For all the left media’s hyping of Abdul El-Sayed in the Michigan primary, he never had a shot against Gretchen Whitmer. Whitmer herself is completely fine and a close ally of the United Auto Workers. It’s entirely possible I would have voted for El-Sayed if I lived in Michigan, but any progressive should be fine with Whitmer. Moreover, I thought some of the coverage of El-Sayed went too far into cheerleading against a perfectly acceptable alternative, creating a national narrative that Michigan Democratic voters were angry at the establishment, when in fact, they saw Whitmer as fine. I do hope El-Sayed will be back. He seems very promising and now has much higher name recognition.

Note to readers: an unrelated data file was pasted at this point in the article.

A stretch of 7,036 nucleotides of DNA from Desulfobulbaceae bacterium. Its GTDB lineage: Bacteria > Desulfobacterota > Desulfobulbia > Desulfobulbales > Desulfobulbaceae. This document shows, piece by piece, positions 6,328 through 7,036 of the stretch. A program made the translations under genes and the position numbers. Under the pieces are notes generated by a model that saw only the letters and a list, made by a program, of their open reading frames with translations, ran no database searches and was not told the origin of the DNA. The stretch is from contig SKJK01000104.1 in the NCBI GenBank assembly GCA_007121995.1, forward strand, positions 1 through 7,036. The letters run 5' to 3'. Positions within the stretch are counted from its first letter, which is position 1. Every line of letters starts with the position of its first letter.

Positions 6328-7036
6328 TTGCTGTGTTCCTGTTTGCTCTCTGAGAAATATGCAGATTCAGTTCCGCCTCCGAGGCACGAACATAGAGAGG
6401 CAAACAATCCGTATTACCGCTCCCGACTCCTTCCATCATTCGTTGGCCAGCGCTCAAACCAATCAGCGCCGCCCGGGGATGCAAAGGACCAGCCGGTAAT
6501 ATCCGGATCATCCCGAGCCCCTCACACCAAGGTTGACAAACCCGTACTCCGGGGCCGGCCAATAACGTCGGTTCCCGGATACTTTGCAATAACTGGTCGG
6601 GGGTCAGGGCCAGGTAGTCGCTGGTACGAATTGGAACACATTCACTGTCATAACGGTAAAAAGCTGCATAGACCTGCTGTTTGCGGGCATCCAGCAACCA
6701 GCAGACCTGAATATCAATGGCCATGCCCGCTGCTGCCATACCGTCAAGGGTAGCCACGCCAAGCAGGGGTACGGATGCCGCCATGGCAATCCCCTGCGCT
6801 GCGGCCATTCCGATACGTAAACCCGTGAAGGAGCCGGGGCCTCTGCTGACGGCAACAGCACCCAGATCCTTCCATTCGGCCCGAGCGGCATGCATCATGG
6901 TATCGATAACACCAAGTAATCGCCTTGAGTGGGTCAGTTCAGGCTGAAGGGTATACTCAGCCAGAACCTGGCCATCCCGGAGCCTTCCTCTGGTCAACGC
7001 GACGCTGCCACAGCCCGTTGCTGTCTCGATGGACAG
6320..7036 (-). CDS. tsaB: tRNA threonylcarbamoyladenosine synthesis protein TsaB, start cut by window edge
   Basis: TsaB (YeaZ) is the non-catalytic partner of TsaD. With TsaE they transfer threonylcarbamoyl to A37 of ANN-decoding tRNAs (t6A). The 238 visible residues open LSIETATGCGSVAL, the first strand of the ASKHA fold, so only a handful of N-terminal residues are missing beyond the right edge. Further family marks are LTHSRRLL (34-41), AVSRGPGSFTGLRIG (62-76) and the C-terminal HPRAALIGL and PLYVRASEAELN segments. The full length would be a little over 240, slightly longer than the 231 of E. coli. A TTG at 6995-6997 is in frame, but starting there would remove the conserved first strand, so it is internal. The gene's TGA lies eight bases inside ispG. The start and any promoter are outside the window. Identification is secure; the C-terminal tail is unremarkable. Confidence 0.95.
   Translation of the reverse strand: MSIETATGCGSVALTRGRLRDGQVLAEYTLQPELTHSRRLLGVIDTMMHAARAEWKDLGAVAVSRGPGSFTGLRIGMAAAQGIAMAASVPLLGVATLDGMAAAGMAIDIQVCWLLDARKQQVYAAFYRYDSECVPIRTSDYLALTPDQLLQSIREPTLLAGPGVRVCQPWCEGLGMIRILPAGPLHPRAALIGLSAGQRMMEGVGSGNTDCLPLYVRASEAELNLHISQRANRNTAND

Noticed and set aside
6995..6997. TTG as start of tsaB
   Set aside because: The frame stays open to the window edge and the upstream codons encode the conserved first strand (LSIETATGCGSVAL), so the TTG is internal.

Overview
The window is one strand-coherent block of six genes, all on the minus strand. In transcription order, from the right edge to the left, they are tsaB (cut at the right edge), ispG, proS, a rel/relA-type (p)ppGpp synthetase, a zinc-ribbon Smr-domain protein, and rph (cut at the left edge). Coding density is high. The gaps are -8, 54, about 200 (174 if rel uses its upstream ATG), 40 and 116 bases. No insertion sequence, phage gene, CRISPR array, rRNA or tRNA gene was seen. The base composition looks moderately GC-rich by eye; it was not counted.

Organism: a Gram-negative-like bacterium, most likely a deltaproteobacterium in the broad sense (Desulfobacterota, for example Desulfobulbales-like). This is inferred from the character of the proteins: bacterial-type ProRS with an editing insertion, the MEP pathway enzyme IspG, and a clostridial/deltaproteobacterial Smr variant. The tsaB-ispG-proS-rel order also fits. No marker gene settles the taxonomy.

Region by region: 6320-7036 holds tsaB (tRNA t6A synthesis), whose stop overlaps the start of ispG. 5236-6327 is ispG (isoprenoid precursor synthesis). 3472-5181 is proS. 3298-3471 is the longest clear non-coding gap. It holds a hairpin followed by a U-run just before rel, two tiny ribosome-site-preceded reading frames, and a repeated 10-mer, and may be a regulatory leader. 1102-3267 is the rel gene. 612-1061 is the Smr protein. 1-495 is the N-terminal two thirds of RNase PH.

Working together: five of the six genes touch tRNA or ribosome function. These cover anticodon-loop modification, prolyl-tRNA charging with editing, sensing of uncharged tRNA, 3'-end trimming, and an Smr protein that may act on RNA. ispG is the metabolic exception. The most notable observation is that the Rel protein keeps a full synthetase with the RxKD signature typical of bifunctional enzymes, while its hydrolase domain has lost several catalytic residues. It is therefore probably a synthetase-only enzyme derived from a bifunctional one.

Meanwhile, also in Michigan, Rashida Tlaib, who is replacing John Conyers in Congress, will be the first Muslim-American woman to serve in Congress, has a great platform, and is endorsed by DSA. I don’t get too into these first achievements, because I don’t think it’s any great shakes for Tim Scott to be the first black senator from South Carolina when he votes 99 percent of the time to make life worse for his black constituents. But when it is someone like Tlaib, it’s a very good thing worth celebrating. Given that she is Palestinian, I also hope she will be a voice in Congress pushing back against Democrats supporting Israel’s immoral ghettoization of the Palestinians. I am more surprised though that the left media didn’t pay more attention to her during the last couple of weeks when they were focusing so heavily on El-Sayed.